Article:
My introverted take on being called on in class

So there's this article about introverted kids needing to learn to speak up in school.   Basically, the teacher wants to compel introverted kids to speak up in class, even though, quoting her, they "live in fear of being asked these sorts of questions."

That makes me very cross. That sounds more like a kid who hasn't done the reading, or who has a full-fledged social anxiety disorder.  Being introverted doesn't mean you live in fear of speaking in public (although it might be something that requires considerable effort).  It doesn't mean that being asked a question that requires thought makes you feel ill!!!   (though it may be distasteful).

Here's a comment I got from a professor in grad. school--"When Charlotte chooses to participate, her comments are very insightful."  If Charlotte had been forced to participate, she could probably have come up with lots of fairly articulate b.s.  Which would you rather have, if you were a teacher?  (the answer is probably Charlotte choosing to participate more, but you can't have everything.)

I'm just an introvert who's taken lots of classes, not a teacher, but here are what I see as the three main problems introverts face in classroom discussion:

1.  The introvert sits quietly, listening and thinking.  Then the introvert wants to share her idea, one that she may well have been practicing in her head--and she can't cut through the extroverted babble of the conversation so as to be heard.  She gives up.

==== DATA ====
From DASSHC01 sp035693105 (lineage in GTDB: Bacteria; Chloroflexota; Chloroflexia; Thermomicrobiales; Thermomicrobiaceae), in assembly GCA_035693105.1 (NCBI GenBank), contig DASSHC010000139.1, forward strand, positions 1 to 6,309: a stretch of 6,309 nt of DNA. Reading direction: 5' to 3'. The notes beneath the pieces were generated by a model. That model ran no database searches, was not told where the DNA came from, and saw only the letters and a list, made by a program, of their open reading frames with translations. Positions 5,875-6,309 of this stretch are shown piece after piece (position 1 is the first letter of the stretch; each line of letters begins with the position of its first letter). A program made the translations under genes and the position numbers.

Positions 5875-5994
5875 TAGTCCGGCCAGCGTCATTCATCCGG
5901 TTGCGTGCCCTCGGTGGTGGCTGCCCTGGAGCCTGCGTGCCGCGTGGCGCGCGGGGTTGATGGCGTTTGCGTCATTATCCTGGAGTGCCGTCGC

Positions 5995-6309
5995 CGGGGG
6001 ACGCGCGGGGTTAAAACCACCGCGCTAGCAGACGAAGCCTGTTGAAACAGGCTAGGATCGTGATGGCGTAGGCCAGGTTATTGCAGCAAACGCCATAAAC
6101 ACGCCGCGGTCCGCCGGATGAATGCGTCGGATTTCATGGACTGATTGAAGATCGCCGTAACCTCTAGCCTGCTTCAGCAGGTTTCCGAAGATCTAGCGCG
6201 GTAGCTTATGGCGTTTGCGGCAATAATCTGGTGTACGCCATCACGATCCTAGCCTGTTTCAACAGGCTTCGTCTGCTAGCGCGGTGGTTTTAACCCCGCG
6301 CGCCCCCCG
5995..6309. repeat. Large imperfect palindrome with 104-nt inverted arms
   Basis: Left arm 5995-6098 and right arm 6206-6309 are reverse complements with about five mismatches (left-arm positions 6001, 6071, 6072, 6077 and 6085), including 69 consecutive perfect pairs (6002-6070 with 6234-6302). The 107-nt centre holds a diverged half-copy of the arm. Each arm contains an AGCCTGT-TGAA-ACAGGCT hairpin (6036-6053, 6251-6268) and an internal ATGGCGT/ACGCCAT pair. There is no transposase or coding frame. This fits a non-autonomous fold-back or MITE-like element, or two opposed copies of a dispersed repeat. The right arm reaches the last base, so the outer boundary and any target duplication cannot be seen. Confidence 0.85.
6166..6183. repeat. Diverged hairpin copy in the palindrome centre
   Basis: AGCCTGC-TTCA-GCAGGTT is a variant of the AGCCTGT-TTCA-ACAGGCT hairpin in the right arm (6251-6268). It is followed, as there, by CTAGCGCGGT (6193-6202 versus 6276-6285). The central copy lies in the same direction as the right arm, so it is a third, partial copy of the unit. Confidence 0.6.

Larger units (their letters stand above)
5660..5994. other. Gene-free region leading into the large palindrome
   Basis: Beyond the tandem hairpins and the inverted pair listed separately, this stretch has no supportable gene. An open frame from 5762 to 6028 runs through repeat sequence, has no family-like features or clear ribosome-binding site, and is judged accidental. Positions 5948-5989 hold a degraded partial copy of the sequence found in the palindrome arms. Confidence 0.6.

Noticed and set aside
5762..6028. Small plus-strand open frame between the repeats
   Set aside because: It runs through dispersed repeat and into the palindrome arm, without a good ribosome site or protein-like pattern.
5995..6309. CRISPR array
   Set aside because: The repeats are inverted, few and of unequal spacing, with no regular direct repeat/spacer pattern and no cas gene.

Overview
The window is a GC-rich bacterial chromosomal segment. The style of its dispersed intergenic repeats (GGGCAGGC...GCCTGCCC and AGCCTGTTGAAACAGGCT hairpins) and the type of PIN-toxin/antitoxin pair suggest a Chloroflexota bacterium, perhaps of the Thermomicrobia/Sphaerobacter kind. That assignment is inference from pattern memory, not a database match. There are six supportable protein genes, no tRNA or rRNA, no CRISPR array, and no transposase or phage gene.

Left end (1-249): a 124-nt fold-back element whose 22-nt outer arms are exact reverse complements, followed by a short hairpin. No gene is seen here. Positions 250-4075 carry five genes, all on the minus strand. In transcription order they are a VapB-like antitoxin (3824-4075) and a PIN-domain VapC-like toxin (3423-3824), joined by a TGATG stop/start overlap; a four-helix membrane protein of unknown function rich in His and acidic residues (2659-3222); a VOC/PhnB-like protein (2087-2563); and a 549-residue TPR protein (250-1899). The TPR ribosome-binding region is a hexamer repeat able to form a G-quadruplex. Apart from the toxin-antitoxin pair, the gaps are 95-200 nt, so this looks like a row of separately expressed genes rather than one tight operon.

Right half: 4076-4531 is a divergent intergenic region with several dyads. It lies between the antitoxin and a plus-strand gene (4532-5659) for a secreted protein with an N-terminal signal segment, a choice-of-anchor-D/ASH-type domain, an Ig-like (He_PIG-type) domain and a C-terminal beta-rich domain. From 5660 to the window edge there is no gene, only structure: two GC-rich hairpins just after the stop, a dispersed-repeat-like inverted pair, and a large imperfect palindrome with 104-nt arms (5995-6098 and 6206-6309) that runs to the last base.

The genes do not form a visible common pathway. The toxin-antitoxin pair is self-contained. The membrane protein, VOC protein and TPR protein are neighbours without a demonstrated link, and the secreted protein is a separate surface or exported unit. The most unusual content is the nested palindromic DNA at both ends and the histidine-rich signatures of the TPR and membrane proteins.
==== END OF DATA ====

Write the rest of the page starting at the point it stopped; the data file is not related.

2.   If she does get a chance to speak, it might seem like there's no meaningful listening, and it might seem that her words weren't worth saying because they're just being brushed aside while other people's words go galloping on. 

3.  If the teacher does call on the introverted student, who seems to have something to share, but asks a specific question instead of issuing an open invitation to talk,  the kid might give only a cursory, reluctant answer, because it wasn't what she wanted to share.

So the idea of a teacher pushing and prodding at introverts to get them to talk seems rather repugnant to me, and the wrong way to go about encouraging them to participate.   I think it would make much more sense to

1.  pay as much attention to them as possible--the introverted kid might not be jumping up with her hand in the air, but may simply be sitting up a little more eagerly and trying to make eye contact when she wants to be called on.

2.  make sure to validate their thoughts when they do share, which will encourage them to keep talking.   As in--"Thank you.  That was an excellent point.  Here's what I think in response..."  perhaps even encouragingly asking for more elaboration.

3.  when calling on the introvert, often just saying "Charlotte?" (or any other appropriate name) is enough.  Not: Charlotte, what do you think of Specific Thing X?

4. perhaps to break the class into smaller discussion groups, so there is more chance to choose to take part.

End of my thoughts on introverts in class discussion circumstances.